1. I don’t really regret buying an older house with character that we dreamed of fixing up. And we did do some fixing up. But Lord was it hell in a chicken suit.

    You know, like if you decide it’d be fun to put in a new shower and the next thing you know you find that half the bathroom floor is ready to collapse from dry rot and you are tearing it down to the joists and have no toilet for two days and no shower for like a week which puts the wife in a SUPER mood, and then once you do have your new subfloor in and the toilet back, you find that your new shower insert doesn’t quite line up with the ancient plumbing, and also now you need a floor, right, even though there had been a perfectly good floor before you had the shower idea, and you could just slap down some linoleum but NO, even after all this you still can’t stop yourself from wanting to get cute, so you end up with a six week tiling job on your hands.

    To give but one example.

    I don’t regret it but I won’t be doing it again.

    So good job to you for having some sense!

    (Coda: we may have just sold that house today! Woot!)


    1. I am so glad you commented — I vaguely remember your shower-tiling project, somehow. Y’all must have posted about it at the time and I think I had it in the back of my mind when thinking about some of this. At any rate, that’s the exact type of scenario that I just don’t feel like I have the bandwidth to deal with at the moment, although I think it’s AWESOME that you did, and maybe some time in the future we will be willing to take on those kinds of projects.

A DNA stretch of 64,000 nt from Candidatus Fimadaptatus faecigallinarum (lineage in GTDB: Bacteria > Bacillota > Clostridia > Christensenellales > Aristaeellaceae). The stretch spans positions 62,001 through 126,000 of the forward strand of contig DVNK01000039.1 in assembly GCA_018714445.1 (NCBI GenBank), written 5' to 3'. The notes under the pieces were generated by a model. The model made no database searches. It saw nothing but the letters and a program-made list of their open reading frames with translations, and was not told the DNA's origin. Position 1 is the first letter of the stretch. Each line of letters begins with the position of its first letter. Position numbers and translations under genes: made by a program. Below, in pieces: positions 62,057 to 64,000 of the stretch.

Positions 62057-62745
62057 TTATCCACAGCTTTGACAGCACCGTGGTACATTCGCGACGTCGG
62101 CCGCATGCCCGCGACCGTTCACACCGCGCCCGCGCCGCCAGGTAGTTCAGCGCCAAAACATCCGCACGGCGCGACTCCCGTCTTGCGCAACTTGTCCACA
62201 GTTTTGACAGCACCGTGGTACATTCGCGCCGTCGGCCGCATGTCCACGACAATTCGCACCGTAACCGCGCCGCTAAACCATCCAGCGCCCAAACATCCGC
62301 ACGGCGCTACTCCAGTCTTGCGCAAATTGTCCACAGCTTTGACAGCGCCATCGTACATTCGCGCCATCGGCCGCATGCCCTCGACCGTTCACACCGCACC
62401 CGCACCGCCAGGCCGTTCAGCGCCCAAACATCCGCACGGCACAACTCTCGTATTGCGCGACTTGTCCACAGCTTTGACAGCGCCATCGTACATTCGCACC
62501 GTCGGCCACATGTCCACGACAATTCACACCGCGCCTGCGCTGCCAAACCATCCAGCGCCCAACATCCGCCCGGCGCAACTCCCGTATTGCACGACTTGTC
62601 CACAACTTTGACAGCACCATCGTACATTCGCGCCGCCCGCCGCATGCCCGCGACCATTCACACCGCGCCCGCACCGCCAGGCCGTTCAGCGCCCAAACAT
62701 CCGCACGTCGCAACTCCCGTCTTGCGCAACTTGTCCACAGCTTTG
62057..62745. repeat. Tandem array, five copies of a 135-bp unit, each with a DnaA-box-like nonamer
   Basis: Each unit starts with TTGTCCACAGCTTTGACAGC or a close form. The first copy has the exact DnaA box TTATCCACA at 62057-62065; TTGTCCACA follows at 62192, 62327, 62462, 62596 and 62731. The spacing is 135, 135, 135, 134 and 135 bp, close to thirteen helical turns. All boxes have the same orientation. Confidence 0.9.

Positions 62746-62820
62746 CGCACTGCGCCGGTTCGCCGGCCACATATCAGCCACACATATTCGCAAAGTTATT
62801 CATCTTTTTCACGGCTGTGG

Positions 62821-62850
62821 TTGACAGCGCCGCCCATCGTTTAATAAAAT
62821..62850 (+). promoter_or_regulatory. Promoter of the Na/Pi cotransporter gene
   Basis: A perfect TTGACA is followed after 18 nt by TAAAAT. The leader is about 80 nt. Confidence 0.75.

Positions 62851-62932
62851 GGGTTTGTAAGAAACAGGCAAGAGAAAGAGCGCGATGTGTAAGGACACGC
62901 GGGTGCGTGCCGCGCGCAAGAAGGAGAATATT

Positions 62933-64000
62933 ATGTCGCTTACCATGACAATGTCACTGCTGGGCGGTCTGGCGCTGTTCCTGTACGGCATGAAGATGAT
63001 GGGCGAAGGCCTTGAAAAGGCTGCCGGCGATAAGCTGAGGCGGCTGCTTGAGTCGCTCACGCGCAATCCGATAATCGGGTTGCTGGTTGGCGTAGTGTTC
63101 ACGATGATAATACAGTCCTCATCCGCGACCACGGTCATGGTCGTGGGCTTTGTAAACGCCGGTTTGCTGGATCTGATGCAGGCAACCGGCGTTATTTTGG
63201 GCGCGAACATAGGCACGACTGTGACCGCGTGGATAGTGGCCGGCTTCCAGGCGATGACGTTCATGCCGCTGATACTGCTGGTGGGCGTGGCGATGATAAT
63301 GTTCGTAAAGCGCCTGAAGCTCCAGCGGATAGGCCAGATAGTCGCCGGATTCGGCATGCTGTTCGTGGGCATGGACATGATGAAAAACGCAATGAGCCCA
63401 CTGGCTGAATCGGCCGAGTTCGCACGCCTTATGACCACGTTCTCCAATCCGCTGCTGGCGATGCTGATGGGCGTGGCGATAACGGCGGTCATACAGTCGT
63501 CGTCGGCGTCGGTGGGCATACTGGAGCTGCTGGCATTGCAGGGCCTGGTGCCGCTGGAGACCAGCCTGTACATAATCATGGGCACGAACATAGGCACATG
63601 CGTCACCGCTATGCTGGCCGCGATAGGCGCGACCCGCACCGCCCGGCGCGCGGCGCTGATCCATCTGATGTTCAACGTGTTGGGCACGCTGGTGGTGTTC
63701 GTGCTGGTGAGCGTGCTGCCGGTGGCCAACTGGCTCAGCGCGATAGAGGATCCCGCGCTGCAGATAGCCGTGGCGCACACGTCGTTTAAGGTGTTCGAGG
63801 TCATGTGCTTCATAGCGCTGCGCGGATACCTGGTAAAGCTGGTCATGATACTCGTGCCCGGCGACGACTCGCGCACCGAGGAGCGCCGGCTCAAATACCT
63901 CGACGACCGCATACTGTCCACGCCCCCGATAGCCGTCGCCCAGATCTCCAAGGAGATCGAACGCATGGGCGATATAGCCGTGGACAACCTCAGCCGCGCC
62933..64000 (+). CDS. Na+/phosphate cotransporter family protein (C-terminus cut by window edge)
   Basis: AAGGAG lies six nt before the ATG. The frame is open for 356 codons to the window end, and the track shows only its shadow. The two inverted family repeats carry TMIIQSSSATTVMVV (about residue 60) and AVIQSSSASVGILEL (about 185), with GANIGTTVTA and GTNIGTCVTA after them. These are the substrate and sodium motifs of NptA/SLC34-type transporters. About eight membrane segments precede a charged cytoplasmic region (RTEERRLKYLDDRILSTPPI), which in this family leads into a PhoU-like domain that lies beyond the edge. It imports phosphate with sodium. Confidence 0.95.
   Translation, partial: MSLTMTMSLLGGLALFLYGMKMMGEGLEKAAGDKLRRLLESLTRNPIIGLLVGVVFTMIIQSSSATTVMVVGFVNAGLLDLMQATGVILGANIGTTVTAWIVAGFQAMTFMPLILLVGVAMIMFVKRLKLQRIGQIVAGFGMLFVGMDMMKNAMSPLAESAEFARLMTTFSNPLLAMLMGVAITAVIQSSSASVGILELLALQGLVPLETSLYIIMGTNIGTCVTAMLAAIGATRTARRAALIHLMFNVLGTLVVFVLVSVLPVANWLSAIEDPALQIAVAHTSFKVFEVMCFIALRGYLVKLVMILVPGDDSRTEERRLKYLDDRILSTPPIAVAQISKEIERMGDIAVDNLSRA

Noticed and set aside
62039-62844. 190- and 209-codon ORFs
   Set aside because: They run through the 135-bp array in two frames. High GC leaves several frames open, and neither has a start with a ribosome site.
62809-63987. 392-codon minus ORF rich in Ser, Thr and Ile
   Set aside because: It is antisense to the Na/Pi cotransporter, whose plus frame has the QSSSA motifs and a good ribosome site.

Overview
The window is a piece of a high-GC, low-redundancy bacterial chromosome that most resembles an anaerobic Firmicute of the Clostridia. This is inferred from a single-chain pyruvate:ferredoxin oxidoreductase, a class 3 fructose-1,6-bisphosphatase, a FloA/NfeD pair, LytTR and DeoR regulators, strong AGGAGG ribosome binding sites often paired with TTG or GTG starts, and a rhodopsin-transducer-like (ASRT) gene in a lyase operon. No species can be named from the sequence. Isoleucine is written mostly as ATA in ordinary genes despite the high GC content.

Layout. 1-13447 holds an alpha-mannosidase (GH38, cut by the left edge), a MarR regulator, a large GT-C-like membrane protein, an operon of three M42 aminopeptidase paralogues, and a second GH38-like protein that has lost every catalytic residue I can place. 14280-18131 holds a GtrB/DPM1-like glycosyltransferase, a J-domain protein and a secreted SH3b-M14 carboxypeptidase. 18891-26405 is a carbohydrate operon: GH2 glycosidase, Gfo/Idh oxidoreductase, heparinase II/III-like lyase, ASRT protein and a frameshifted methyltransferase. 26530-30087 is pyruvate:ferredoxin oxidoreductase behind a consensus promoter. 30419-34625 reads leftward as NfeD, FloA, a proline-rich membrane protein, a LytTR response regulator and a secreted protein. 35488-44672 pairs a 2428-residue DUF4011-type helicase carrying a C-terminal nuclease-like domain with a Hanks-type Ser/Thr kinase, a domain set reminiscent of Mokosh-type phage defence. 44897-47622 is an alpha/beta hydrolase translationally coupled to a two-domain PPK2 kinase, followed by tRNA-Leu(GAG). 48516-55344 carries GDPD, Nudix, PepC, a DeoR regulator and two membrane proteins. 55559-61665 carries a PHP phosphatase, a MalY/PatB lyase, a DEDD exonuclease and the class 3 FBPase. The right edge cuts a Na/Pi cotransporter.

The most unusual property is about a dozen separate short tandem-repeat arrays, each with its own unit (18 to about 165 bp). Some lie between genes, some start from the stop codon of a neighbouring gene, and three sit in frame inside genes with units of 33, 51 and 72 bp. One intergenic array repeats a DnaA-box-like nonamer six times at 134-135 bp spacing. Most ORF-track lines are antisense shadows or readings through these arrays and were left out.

And, more importantly, CONGRATULATIONS on the sale! That’s great news!


      1. Yeah, bandwidth is what it’s all about. If one day you ever do have the bandwidth for a fixer, just make sure it has at least two bathrooms and a dishwasher before you move in. (That was another fun one– finding out we could only install a dishwasher if we {cough} raised the entire frikkin countertop, which would have really meant retiling the whole kitchen. Never got around to that one.)

        Thanks for the congrats. It’s been a long time coming since we haven’t lived there for three years. Hoping it all goes through.

        And I hope you find just what you’re looking for! Be particular as hell; they don’t do refunds.

  2. So glad Dan jumped in on this. Reading your post I was all set to jump in and say it’s okay to not go the fixer route. It is fun and terrifying if you do, but the reality of it can be expensive and way less cool than it looks on all those diy shows. I want to add to this conversation that I have learned to be okay with my housing dreams changing A LOT. Don’t be hard on yourself for wanting something that doesn’t fit the image that you started out with. I hope you love what you end up with.


    1. Thanks, Ashley. Those are wise words. It is starting to seem like even with a relatively new and up-to-date house, there will still be tons of projects to take on, so we will still get to feel like we’re making it our own. Paint colors, herb gardens, building a fire pit, etc.